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Why a car club is the cheapest route to driving an EV in London

New research from Collaborative Mobility UK reveals that if drivers in London opted to drive an electric vehicle that belonged to a car club, rather than buy their own, they would be, on average, £5,573 better off.

Collaborative Mobility UK (CoMoUK ) is a charity dedicated to the social, economic and environmental benefits of shared transport. This enthusiasm takes in car clubs, shared bike and scooter schemes, mobility hubs and ride share schemes.

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In their latest research, they have examined the merits of two environmentally responsible alternatives: joining a car club or buying your own EV. 

Pay per trip car clubs give people access to a car without the responsibilities that go along with owning one. 

The first commercial car clubs, who charged by the hour and distance, emerged in 1999. According to CoMoUK’s figures there are now 767,899 members of car clubs in the UK, twice as many as five years ago.

There are 5,167 vehicles available to those members, a disproportionately large number of which – 3,458 – are in London.

CoMoUK undertook this latest research after a survey by the Department for Transport revealed that people on lower incomes are far less likely to consider buying an EV than those who are better off.

CoMoUK compared the costs of car club use with ownership and leasing for three common types of EV sold in the UK:  a new Tesla Model Y (the UK’s most popular EV), a new Renault Zoe and a five-year-old used EV such as a Nissan Leaf.

They found that on average, using a car club EV would save Londoners £5,573 per year compared to owning an EV that is less than three years old.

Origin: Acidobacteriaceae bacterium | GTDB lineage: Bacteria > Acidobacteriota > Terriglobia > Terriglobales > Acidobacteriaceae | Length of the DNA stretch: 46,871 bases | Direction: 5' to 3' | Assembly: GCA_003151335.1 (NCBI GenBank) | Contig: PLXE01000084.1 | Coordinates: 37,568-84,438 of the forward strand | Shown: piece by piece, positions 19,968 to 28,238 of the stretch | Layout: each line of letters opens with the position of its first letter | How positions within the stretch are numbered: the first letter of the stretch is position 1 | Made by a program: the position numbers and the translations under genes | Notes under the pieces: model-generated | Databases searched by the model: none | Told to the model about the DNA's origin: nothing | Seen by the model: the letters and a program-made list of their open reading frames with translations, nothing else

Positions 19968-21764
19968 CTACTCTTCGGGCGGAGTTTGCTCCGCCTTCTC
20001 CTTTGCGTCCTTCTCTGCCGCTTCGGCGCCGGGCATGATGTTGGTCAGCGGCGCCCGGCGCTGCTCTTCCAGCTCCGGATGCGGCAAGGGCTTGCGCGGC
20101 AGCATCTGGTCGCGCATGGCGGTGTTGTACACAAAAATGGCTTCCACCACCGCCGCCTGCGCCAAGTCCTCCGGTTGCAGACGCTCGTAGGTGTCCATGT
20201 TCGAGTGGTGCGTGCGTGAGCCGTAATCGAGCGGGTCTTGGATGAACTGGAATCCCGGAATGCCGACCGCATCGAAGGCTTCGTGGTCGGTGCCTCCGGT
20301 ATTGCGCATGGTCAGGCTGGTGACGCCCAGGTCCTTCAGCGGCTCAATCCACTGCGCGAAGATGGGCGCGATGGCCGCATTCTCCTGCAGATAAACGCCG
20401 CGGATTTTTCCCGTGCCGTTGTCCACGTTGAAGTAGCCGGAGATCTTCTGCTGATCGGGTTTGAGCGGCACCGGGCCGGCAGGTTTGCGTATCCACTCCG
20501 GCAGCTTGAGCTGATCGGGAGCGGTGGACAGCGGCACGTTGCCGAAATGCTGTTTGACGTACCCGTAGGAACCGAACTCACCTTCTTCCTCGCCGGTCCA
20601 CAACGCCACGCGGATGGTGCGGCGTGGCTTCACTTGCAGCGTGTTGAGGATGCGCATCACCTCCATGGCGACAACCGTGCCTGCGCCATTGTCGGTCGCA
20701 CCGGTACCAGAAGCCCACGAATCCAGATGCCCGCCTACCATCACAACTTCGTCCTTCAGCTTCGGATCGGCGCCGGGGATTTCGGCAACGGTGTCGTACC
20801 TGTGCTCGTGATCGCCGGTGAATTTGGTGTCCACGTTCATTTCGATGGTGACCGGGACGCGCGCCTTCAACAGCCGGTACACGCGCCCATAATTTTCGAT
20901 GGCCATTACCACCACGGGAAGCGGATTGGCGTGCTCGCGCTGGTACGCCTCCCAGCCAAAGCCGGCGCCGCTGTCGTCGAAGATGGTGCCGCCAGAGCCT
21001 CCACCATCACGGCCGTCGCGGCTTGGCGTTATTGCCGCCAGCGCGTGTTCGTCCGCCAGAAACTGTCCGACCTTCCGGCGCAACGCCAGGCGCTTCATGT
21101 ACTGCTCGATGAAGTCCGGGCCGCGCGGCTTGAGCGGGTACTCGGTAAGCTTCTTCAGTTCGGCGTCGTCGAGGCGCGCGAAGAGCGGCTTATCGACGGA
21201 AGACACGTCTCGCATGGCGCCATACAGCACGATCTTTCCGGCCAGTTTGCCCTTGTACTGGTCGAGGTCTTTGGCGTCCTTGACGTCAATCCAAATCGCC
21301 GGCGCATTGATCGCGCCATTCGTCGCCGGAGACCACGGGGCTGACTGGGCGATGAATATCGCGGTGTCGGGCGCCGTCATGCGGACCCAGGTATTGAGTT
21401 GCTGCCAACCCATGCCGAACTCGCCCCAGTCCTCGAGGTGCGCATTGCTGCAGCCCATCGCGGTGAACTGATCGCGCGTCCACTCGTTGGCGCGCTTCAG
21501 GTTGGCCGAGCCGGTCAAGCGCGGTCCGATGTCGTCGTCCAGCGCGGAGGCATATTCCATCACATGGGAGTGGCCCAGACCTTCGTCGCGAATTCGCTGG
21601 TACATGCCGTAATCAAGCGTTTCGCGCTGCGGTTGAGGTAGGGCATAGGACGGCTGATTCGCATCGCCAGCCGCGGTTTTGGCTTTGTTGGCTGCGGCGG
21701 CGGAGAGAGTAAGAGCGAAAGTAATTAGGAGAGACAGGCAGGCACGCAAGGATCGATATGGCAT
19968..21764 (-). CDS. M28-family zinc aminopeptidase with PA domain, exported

This figure rose to £6,167 per year when the use of a car clubs was compared to leasing, an increasingly popular option for  buyers dipping their toes into the EV market. 

The figures are based on UK Government data showing that on average, Londoners make 155 car trips per year as a driver, with the average trip taking 24 minutes and covering 7.5 miles.

For 155 trips of this duration and distance, the annual costs for using a car club EV start at around £1,389, including insurance and fees for charging and mileage.

The costs of EV ownership vary widely depending on brand, model and usage, but new cars in the lower price range are available from around £30,000.

If you manage to find yourself a five year-old EV, then well done, you’re probably thinking that you’re in the money thanks to the slower depreciation of older cars.

However, this does not take into account that most car club members drive much less frequently than the London average, taking five or fewer trips per year and when this is factored in, even buying a five-year-old EV worked out as £1,156 more expensive than access through a car club.

Richard Dilks, chief executive of CoMoUK, said: ‘Our research shows that Londoners who join car clubs are not only helping to cut pollution and road congestion, they are also saving thousands of pounds a year compared to buying or leasing their own EV.

‘Affordable access to a growing fleet of green vehicles is one of a number of advantages enjoyed by car club members.

‘Our previous research has also shown how each car club vehicle in London takes 29 private cars off the road. This is equivalent to removing more than 100,000 cars from the capital’s streets, giving everyone more space, better air quality and lower city-wide emissions.

‘Car club members also use public transport and walk or cycle more than Londoners in general.’

 

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